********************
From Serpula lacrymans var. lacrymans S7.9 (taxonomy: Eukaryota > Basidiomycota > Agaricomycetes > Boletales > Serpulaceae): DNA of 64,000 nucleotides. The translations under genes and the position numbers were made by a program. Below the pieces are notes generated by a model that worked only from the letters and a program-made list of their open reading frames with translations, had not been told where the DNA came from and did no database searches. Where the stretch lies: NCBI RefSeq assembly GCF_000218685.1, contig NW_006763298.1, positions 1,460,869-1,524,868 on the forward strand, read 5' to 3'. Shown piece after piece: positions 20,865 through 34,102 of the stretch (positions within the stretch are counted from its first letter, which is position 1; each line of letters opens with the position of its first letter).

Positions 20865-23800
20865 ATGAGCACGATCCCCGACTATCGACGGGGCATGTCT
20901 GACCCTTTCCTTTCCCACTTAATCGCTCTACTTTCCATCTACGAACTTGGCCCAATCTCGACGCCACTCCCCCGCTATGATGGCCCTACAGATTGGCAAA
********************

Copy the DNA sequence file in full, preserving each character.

From Serpula lacrymans var. lacrymans S7.9 (taxonomy: Eukaryota > Basidiomycota > Agaricomycetes > Boletales > Serpulaceae): DNA of 64,000 nucleotides. The translations under genes and the position numbers were made by a program. Below the pieces are notes generated by a model that worked only from the letters and a program-made list of their open reading frames with translations, had not been told where the DNA came from and did no database searches. Where the stretch lies: NCBI RefSeq assembly GCF_000218685.1, contig NW_006763298.1, positions 1,460,869-1,524,868 on the forward strand, read 5' to 3'. Shown piece after piece: positions 20,865 through 34,102 of the stretch (positions within the stretch are counted from its first letter, which is position 1; each line of letters opens with the position of its first letter).

Positions 20865-23800
20865 ATGAGCACGATCCCCGACTATCGACGGGGCATGTCT
20901 GACCCTTTCCTTTCCCACTTAATCGCTCTACTTTCCATCTACGAACTTGGCCCAATCTCGACGCCACTCCCCCGCTATGATGGCCCTACAGATTGGCAAA